down and troubled and you need a helping hand… ain’t
it nice to know, you’ve got a friend?” James
happens when a classmate reaches out to help another
classmate become more organized and succeed on a
assistant principal and a seventh grade teacher
in a suburban middle school set out to discover
what they could about this process in the 2004-2005
at the school, with encouragement from administration,
developed “crisis plans” based on research by DuFour,
DuFour, Eaker and Karhanek. They discuss “the emergency
preparedness of public schools to respond to a variety
of crises such as fire, tornado, shelter-in-place,
and other emergencies in succinct procedures known
to all staff and students. They identified, though,
that schools need similar “crisis” plans which respond
when students are not meeting the primary function
of a school: learning.”
One team’s crisis plan which involves volunteer
team mentors was studied by the Met Life fellows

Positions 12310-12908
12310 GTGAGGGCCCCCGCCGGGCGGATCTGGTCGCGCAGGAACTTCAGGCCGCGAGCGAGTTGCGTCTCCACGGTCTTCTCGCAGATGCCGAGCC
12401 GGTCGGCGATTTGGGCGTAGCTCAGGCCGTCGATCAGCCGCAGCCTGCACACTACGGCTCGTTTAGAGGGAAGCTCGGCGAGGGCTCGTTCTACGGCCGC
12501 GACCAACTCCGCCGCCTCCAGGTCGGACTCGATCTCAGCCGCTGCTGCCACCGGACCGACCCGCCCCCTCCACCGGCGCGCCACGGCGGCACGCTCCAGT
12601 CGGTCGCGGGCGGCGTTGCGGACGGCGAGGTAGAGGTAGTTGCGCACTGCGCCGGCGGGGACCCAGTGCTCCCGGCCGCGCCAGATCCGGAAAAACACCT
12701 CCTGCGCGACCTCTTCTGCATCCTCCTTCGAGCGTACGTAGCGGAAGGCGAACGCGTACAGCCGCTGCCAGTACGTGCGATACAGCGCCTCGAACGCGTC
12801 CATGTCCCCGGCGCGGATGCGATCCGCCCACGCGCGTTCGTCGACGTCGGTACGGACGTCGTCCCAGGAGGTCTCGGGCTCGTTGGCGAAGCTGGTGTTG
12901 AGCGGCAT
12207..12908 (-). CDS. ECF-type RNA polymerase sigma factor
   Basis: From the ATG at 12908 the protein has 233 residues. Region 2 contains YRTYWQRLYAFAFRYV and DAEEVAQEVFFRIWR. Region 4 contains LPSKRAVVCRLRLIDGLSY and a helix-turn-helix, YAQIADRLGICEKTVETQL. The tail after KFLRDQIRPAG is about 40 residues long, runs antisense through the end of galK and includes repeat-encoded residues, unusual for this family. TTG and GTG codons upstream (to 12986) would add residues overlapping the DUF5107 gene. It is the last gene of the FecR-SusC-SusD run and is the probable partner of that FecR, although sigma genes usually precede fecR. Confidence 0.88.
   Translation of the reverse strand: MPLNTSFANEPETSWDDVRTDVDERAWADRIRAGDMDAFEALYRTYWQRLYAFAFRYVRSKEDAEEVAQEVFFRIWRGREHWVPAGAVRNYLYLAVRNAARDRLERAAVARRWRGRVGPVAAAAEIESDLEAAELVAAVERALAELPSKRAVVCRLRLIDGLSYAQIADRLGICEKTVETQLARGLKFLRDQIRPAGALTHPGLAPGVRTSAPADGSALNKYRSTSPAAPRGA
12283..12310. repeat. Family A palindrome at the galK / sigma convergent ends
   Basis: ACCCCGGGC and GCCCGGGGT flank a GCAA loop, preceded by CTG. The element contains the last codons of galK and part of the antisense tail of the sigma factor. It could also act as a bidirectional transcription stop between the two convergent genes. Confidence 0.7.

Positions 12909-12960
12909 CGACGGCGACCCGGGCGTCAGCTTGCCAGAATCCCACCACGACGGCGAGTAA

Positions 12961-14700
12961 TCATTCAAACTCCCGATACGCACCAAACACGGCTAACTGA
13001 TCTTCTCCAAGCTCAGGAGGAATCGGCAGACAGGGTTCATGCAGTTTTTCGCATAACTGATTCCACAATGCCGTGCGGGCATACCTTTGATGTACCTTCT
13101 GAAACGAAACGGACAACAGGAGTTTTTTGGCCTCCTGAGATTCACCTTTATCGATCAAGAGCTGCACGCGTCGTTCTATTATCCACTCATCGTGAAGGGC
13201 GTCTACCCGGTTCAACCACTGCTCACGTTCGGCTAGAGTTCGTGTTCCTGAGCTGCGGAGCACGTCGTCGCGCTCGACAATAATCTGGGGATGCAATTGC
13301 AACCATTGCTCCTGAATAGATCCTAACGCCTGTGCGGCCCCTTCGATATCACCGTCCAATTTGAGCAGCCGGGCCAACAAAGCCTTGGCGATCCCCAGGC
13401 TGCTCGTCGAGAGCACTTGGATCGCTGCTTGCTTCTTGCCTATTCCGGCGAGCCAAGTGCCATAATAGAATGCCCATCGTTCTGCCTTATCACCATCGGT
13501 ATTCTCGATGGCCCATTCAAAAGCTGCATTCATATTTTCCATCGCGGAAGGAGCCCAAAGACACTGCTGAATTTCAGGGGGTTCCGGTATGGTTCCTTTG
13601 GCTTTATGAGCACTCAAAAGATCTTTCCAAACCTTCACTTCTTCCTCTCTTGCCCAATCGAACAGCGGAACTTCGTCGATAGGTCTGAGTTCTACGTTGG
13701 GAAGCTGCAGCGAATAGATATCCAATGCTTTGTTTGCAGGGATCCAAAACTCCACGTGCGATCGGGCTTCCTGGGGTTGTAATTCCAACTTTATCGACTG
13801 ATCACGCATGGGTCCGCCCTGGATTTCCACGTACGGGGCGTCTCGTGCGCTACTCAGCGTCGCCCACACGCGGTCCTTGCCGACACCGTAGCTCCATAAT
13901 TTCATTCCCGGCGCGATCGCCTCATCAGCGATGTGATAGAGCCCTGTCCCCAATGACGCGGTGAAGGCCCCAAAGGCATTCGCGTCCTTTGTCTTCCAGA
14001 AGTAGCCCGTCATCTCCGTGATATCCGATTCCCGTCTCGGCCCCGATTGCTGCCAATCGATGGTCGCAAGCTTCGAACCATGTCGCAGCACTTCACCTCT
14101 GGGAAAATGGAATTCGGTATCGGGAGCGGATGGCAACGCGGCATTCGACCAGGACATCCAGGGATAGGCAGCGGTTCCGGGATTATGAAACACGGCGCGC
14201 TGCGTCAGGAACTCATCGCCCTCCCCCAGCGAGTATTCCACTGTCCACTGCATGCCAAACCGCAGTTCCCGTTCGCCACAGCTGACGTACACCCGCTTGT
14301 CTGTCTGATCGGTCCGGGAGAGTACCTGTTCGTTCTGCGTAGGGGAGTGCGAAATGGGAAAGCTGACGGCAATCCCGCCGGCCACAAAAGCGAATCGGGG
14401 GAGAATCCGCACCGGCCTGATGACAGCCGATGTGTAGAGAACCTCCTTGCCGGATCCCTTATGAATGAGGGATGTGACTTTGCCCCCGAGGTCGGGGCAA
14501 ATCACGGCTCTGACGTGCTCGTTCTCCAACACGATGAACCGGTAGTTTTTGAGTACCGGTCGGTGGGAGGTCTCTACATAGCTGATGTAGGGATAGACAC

Aimee Holleb and Susan Williams for TNLI.
Measuring the effect of year long relationships
among teen age middle schoolers is a difficult task.
Middle school students are changing so rapidly,
physically, mentally, and emotionally, that many
times the friends they entered school with become
mere acquaintances by the end of the year. It seems
inevitable that a relationship based on need and
willingness to help, blessed by the teachers involved,
and academic and persistent in nature, will have
some rocky moments during the year.
believed that the student mentors make a difference
in the lives of their mentees. The researchers hoped
to find more positive attitudes, better grades,
better self esteem, greater confidence, and most
of all, better organizational and managerial skills.
Focusing on four pairs of students with interviews,
surveys and photographs, the researchers hoped to
show vast improvement. What they found was one student
who was drastically changed when he was shown a
method to become a better student. The others all
stated that they were happy to have a mentor, that
the mentor really helped them and that the mentoring
process was a success, however, their grades did
not show significant improvement.
decided to keep the plan and to improve it next
year to strengthen the positive impact it can have
the most important outcome uncovered through this
research was one which had not even been articulated
as a reason to create peer mentor relationships.
It came from a student who was viewed as “withdrawn”
and “at risk” academically and socially by her teachers.
For she, in addition to gaining a mentor in the
program, revealed that she found a “best friend”
when speaking about her mentor relationship.